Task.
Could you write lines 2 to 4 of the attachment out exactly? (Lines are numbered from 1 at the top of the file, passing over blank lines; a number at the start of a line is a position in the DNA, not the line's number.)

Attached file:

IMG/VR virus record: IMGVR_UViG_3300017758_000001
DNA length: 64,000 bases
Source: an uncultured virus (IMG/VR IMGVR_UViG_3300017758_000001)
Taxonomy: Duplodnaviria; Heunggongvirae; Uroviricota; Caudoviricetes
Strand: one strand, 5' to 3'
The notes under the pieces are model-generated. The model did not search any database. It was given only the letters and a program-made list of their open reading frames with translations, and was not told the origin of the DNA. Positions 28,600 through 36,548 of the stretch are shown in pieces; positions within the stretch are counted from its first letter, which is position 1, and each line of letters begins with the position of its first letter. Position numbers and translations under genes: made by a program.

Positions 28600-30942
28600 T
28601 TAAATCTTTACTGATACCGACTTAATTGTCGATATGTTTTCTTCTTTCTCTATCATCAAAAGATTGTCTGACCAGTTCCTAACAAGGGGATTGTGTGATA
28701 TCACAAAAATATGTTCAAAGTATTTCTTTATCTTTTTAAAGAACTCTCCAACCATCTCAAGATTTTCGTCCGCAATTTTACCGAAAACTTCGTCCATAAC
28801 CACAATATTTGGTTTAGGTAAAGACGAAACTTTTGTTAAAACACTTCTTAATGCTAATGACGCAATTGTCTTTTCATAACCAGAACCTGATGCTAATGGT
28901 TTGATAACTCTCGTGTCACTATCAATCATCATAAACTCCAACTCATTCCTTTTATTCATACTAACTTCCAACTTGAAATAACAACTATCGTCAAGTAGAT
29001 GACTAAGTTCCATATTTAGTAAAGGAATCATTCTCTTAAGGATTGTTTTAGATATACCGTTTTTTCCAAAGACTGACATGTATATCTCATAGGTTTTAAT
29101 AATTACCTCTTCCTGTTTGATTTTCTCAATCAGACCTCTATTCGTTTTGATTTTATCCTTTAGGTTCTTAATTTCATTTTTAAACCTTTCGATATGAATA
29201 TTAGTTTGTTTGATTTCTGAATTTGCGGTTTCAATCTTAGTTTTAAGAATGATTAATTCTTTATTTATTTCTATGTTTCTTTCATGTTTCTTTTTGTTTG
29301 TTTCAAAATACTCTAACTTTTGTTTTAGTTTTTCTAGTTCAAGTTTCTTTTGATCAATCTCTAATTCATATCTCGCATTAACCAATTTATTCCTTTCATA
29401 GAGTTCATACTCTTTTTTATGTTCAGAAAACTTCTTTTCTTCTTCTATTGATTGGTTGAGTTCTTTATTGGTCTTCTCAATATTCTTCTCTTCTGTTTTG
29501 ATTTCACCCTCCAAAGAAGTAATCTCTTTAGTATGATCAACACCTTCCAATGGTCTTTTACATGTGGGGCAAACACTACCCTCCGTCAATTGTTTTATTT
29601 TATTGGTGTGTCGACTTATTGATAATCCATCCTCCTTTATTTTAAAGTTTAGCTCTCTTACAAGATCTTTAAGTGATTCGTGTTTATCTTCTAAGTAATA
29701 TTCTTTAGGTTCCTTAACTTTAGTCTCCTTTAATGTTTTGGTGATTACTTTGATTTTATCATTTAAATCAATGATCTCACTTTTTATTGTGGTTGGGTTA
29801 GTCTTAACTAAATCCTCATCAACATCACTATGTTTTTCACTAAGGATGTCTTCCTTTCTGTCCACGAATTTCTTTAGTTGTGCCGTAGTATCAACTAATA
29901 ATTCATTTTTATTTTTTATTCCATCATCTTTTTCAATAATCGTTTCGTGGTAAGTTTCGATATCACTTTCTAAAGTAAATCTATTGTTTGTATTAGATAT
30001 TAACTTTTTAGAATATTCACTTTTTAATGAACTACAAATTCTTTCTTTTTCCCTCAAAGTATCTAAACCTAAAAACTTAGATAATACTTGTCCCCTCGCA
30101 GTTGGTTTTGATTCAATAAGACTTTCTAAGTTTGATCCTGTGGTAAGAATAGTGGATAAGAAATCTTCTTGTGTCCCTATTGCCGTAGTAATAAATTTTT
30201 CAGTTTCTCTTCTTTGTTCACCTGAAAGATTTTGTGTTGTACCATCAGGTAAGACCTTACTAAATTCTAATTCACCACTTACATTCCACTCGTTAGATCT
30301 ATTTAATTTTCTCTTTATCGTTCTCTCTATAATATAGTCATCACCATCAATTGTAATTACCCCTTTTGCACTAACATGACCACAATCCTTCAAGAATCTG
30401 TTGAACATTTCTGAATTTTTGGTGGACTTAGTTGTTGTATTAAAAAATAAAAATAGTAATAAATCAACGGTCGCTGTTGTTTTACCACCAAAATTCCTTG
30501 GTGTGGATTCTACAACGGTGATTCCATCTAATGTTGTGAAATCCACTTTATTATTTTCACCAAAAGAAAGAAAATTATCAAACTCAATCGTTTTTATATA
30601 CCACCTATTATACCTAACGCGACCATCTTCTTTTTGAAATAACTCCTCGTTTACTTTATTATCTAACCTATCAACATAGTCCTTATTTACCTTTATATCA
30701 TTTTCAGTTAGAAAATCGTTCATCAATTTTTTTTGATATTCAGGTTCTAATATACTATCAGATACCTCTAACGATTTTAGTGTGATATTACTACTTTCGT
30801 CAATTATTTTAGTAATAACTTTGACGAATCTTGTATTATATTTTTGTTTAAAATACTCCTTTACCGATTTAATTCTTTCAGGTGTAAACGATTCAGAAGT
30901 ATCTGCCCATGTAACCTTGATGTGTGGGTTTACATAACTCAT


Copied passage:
DNA length: 64,000 bases
Source: an uncultured virus (IMG/VR IMGVR_UViG_3300017758_000001)
Taxonomy: Duplodnaviria; Heunggongvirae; Uroviricota; Caudoviricetes